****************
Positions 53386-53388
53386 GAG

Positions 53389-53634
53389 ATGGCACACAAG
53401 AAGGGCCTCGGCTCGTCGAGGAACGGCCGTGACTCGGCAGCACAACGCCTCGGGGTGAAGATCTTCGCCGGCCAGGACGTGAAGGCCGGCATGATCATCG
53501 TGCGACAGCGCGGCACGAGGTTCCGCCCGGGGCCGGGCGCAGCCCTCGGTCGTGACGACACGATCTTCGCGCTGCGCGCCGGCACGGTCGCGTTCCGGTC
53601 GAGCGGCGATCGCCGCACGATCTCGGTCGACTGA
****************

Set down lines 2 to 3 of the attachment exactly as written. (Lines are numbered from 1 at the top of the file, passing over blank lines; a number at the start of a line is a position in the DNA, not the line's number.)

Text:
53386 GAG

Positions 53389-53634